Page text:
When voters are automatically mailed their ballots several weeks before the election — enabling them to vote from the safety and convenience of their home — and are provided multiple ways to easily return their ballot, voter participation increases significantly. During the 2020 election, 46% of all voters received and voted their ballots this way, and turnout was the highest it has been in over 120 years. A recent study of mail-ballot use and voter participation found that turnout increased an average of 5.6% during the 2020 presidential election in states that mailed a ballot to every registered voter. The effects of mail-ballot delivery were even greater in jurisdictions with historically low mail-ballot usage, boosting turnout by as much as 8%.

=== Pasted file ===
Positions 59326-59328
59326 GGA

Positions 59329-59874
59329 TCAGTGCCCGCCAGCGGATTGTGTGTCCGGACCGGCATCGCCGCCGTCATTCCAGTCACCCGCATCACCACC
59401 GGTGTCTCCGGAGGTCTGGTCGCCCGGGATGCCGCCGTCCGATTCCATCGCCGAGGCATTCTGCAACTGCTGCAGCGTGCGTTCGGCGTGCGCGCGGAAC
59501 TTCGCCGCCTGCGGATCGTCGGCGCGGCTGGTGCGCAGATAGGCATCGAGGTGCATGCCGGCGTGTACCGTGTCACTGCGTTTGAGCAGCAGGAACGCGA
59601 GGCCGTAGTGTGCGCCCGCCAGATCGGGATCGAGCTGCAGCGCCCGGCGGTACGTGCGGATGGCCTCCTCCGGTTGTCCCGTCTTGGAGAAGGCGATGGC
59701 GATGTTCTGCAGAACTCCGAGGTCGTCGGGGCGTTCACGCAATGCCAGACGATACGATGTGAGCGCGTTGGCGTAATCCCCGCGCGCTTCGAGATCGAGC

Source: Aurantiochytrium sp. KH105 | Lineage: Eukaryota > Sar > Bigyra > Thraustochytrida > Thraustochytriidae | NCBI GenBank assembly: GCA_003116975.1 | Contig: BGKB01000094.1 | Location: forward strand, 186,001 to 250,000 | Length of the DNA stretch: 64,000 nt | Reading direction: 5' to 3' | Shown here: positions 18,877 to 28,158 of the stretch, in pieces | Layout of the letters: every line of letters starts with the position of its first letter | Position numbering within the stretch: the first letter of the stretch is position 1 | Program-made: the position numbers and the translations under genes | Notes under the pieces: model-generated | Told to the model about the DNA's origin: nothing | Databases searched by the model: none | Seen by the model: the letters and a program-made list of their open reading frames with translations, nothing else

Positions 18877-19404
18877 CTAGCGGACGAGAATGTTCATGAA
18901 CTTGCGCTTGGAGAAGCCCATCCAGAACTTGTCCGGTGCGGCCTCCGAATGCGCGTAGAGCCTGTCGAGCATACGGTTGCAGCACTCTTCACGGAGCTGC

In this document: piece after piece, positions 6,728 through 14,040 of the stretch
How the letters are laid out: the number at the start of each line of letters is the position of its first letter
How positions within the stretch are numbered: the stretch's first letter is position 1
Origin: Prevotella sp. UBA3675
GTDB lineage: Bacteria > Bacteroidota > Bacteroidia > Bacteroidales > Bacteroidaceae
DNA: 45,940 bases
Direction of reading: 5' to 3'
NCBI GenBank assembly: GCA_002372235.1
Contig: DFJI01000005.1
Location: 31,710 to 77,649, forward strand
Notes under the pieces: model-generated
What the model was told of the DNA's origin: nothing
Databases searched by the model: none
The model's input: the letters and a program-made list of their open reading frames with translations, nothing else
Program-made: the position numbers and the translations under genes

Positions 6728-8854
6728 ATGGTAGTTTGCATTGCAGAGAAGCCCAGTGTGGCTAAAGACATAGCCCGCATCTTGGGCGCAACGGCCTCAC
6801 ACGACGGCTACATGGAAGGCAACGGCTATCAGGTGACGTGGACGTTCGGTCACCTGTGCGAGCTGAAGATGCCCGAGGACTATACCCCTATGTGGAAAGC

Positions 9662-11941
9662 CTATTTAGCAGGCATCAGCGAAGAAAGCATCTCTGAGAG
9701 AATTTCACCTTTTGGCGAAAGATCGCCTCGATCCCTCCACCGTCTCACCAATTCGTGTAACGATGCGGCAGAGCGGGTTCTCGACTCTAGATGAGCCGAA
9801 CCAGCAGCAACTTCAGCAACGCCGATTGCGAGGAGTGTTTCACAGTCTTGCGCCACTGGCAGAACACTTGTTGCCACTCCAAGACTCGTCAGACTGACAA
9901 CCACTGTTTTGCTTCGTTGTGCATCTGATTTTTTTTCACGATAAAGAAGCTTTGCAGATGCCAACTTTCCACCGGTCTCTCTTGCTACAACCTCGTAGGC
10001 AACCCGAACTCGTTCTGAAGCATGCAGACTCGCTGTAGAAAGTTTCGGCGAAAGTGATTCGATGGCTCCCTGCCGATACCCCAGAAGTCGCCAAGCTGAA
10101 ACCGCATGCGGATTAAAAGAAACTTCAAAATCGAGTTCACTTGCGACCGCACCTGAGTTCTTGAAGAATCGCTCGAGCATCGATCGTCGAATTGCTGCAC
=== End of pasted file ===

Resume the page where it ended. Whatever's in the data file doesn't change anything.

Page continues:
That same study found vote-at-home policies “…do not have partisan effects, and in many models they tilt the results in a more Republican direction.” And research conducted by Stanford University’s Institute for Economic Policy Research in 2020 found that voting by mail favors neither Democrats nor Republicans.
Vote at home has also been embraced by voters of color. Deliver My Vote Education Fund, a nonpartisan nonprofit, found that mail-ballot usage among Black voters in 2020 skyrocketed. In Michigan, for instance, absentee voting among Black voters increased by nearly 47%. Similarly in Pennsylvania, use of mail ballots among Black voters rose to 42%, while mail-ballot use among Asian American and Pacific Islander voters increased nearly 56%. Similar trends were found for Latino voters.